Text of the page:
Hidden in Plain View: Santa Clara County Counts Homeless

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Social workers Jen Sandhu and Pauline Bayati of HomeFirst, a nonprofit that helps homeless people in Santa Clara County. They volunteered to help count the homeless in San Jose. (Rachael Myrow/KQED)

At 6 a.m. Tuesday, the teams receive their marching orders at CityTeam in the Berryessa neighborhood of San Jose.

"Alum Rock!" calls out a representative with Applied Survey Research, the  San Jose nonprofit that's coordinating this "Point-in-Time" homeless census for the U.S. Department of Housing and Urban Development.

Up step social workers Jen Sandhu and Pauline Bayati of HomeFirst, a nonprofit that helps homeless people in Santa Clara County. They're teamed up with Nick, a formerly homeless guide, before they set off for Alum Rock and Eastside San Jose.

You might imagine they'll travel by foot, but the trip is mostly by car, slowly cruising down individual streets, looking for what can be spotted without disturbing people living rough.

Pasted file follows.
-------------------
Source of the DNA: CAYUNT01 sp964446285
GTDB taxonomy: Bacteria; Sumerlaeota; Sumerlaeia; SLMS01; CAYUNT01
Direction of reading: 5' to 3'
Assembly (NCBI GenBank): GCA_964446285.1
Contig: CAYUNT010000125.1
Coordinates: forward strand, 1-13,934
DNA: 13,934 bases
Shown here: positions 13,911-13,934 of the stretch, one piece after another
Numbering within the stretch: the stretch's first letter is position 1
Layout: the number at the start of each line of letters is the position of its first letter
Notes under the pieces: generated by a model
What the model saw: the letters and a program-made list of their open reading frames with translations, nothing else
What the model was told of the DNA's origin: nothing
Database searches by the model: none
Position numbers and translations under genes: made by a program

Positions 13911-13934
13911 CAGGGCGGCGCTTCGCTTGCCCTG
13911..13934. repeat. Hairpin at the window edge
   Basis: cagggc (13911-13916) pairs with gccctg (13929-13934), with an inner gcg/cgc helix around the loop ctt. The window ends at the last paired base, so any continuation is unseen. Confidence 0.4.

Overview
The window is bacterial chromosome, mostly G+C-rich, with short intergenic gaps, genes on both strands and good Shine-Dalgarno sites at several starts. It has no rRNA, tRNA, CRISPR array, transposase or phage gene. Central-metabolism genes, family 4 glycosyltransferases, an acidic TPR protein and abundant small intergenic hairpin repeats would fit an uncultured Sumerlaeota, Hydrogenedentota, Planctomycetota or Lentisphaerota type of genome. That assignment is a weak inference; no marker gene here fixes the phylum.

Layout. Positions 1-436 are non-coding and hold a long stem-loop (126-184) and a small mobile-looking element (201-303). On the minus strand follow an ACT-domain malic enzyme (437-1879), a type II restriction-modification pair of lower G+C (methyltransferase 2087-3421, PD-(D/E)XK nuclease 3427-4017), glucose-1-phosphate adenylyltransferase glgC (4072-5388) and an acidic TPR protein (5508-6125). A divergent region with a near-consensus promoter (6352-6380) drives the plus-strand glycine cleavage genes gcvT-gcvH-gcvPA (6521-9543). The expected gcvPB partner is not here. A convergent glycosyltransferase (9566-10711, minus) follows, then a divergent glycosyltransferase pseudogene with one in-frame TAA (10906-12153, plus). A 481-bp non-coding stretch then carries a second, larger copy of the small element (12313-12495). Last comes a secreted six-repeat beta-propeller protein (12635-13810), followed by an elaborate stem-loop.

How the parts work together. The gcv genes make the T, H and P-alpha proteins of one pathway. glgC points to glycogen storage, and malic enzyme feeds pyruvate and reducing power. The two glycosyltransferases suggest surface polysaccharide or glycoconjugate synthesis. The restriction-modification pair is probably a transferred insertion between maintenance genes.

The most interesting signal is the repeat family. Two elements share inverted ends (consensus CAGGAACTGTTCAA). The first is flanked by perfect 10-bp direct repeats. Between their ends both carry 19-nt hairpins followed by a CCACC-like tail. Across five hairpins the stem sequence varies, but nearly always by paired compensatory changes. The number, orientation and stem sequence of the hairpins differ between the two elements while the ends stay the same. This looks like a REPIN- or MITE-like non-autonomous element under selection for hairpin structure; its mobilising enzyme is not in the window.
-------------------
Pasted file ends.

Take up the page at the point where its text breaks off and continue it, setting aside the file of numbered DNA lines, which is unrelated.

On the back side of Our Lady of Guadalupe Church, we spot the first encampment.

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"Right there," says Nick, pointing at a clutch of sleeping bags and tents huddled against a fence at the end of a cul-de-sac. A neighborhood cat prowls around as the folks inside sleep.

"Oh, wow," says Sandhu, counting "one, two, three, four, five, six tents."

Nick says many homeless people choose to stay near places where food is distributed or other services are provided. Shelters report their numbers to HUD independent of this street survey. While it's possible this team will double-count some people, the hope is the early hour means there won't be redundancy.